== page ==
Perry was Bill Clinton’s Defence Secretary and has worked on security throughout his career. He explains the development of his thinking on weaponry and security as he journeys from the Cuban Missile Crisis to crafting a defence strategy in the Carter Administration to offset the Soviets’ numeric superiority in conventional forces, presiding over the dismantling of more than 8,000 nuclear weapons in the Clinton Administration, and his creation in 2007 (with George Shultz, Sam Nunn and Henry Kissinger) of the Nuclear Security Project to articulate “a vision of a world free from nuclear weapons and to lay out the urgent steps needed to reduce nuclear dangers”.
From wild swimming in Sussex to way-finding off Oman via the icy mysteries of the Arctic, Gooley draws on his own pioneering journeys to reveal the secrets of ponds, puddles, rivers and oceans. He shows us the skills we need to read the water around us. Gooley is the author of The Natural Navigator and The Walker’s Guide to Outdoor Clues and Signs. Chaired by Laura Powell, Features Commissioning Editor at the Daily Telegraph and author of The Unforgotten.
'As much as anything, World War I turned on the fate of Ukraine...' The decision to go to war in 1914 had catastrophic consequences for Russia. The result was revolution, civil war and famine in 1917–20, followed by decades of Communist rule. Dominic Lieven explains why this suicidal decision was made and explores the world of the men who made it. But by looking at the origins and results of the First World War from a mostly Russian angle he also offers a radically different view of why Europe descended into disaster, overturning assumptions about the war's causes and consequences in a way that still has major implications for world history down to the present day. Chaired by Oliver Bullough.
A pandemic called ‘The Sweats’ is sweeping the globe. London is a city in crisis. Hospitals begin to fill with the dead and dying, but Stevie Flint is convinced that the sudden death of her boyfriend Dr Simon Sharkey was not from natural causes. Welsh introduces A Lovely Way To Burn, the first outbreak in her Plague Times trilogy. Hannah reveals The Telling Error, the latest in her Culver Valley Crime series of novels.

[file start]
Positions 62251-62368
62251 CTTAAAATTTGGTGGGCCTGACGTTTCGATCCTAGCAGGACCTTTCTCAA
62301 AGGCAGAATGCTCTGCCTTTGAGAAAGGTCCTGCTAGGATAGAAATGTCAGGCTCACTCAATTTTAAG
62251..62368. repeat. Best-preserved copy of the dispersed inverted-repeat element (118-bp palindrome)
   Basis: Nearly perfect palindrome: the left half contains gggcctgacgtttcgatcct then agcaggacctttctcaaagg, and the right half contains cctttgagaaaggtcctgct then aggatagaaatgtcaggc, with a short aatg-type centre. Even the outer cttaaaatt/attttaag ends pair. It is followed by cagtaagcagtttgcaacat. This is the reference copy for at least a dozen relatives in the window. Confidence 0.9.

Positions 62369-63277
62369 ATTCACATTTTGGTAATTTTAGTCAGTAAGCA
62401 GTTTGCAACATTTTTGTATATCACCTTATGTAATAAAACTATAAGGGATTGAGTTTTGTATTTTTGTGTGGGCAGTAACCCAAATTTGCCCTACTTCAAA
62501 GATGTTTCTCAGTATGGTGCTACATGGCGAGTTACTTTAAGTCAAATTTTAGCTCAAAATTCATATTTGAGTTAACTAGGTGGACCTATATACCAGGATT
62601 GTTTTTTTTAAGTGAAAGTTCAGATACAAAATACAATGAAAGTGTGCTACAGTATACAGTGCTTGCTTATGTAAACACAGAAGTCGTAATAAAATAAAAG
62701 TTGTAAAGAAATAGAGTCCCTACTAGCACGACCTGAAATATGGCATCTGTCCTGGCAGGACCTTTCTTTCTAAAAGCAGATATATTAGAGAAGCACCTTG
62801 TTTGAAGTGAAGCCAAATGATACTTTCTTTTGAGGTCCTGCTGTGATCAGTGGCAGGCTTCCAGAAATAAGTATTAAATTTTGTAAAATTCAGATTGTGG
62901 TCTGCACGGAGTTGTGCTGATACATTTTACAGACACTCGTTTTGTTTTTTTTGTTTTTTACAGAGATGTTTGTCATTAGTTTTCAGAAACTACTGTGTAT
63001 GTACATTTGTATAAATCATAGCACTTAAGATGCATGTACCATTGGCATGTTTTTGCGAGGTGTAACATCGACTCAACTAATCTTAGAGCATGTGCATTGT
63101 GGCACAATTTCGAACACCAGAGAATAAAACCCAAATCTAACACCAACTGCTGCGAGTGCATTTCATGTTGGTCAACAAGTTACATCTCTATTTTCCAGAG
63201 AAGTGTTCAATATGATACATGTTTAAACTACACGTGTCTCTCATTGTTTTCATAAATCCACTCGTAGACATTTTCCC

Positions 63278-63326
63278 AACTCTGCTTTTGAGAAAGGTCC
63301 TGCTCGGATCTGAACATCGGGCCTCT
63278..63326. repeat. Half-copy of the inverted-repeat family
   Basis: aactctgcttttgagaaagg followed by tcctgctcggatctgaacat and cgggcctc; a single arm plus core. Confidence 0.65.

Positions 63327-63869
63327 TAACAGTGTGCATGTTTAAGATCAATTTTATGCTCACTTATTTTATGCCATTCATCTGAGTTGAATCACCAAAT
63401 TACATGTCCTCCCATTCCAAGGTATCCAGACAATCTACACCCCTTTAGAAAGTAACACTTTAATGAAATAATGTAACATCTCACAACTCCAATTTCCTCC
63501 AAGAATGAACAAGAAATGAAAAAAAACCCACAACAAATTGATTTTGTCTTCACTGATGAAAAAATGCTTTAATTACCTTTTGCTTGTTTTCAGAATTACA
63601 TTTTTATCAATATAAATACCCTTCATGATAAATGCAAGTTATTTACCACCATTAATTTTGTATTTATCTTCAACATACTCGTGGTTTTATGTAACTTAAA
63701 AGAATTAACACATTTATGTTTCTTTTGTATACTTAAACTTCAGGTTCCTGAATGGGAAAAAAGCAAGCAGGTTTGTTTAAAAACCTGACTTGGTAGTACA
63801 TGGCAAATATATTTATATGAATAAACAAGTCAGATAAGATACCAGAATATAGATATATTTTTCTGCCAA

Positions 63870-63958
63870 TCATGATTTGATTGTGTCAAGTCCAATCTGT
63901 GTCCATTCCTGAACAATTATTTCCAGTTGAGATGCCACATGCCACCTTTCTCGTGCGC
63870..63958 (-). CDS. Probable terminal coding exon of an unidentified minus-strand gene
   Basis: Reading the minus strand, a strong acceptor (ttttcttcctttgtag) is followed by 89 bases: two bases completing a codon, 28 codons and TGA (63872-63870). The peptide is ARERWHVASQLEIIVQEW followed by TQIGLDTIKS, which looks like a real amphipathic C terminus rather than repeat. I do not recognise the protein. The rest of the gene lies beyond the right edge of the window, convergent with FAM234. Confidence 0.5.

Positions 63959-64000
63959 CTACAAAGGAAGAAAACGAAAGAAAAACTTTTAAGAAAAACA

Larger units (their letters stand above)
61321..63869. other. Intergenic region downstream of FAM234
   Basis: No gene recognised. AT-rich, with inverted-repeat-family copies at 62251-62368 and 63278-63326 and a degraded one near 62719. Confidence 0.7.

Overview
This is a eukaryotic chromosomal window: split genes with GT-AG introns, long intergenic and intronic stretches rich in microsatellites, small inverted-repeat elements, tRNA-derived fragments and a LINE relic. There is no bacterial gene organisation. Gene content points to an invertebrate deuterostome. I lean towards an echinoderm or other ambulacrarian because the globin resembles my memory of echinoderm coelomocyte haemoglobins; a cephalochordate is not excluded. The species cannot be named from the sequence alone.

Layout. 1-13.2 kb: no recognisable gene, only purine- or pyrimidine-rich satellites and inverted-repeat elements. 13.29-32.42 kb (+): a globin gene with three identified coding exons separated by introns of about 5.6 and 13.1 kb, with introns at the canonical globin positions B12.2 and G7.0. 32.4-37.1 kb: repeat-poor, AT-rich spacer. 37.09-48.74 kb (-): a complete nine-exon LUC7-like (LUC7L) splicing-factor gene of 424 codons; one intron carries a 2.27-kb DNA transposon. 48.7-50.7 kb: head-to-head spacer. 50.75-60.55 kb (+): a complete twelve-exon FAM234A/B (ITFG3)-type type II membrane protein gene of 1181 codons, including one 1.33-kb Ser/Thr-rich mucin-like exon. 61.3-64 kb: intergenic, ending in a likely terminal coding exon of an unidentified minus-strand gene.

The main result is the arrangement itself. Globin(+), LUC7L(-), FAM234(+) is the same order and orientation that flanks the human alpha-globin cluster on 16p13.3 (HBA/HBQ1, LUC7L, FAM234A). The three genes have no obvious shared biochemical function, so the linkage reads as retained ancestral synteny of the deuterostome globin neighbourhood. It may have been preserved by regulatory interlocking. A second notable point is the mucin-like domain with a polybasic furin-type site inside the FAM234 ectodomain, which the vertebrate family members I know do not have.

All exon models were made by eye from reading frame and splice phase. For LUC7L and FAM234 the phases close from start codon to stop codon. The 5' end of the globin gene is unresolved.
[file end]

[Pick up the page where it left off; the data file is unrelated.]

Three contributors to the new Logaston anthology charting the history of the Cathedral City recover stories from its past. Heather Hurley recounts the boatbuilding industry and the Wye river trade; archaeologist Nigel Baker introduces new discoveries about the Saxon period; Chris Pullin talks about Hereford as a C12th centre of learning with links to the Arab world. Chaired by Nicola Goodwin of BBC Hereford and Worcester.
Booker Prize-winner Ben Okri, author of The Famished Road, Astonishing the Gods and The Age of Magic, reads from his recent work and talks to Sean Rocks, presenter of Arena on RTÉ Radio 1.
Photo by Daniel Mordzinski
Our systems are failing. Old models for education, healthcare, government, food production and energy supply are no longer fit for purpose. As the world’s population heads towards eight billion, it’s clear that we need new approaches. Futurist Mark Stevenson sets out across four continents to find them. From Brazilian favelas to high- tech Boston, and from rural India to a shed inventor in England’s home counties, We Do Things Differently travels the world to find the advance guard re-imagining our future.
Reason, we are told, is what makes us human, the source of our knowledge and wisdom. But if reason is so useful, why didn’t it also evolve in other animals? If it is that reliable, why do we produce so much thoroughly reasoned nonsense? Mercier’s provocative and brilliant suggestion is that reason helps us justify our beliefs and actions to others, convince them through argument and evaluate the justifications and arguments that they address to us.
The classicist celebrates the spectacular anniversary of the birth of the ‘father of history’. Herodotus was a great, infinitely curious investigator and a digressive storyteller, whose Histories are the source of so much of what we know of the ancient world. Cartledge is AG Leventis Professor Emeritus of Greek Culture at Cambridge. His many books include The Greeks; Thermopylae: The Battle That Changed The World; After Thermopylae: The Oath of Plataea and the End of the Graeco-Persian Wars; The Spartans.
When it comes to the trials and triumphs of becoming a grown-up, journalist and former Sunday Times dating columnist Dolly Alderton has seen and tried it all. In her memoir, she vividly recounts falling in love, wrestling with self-sabotage, finding a job, throwing a socially disastrous Rod-Stewart-themed house party, getting drunk, getting dumped, realising that Ivan from the corner shop is the only man you've ever been able to rely on, and finding that that your mates are always there at the end of every messy night out. Alderton’s captivating memoir is about bad dates, good friends and – above all else – about recognising that you and you alone are enough.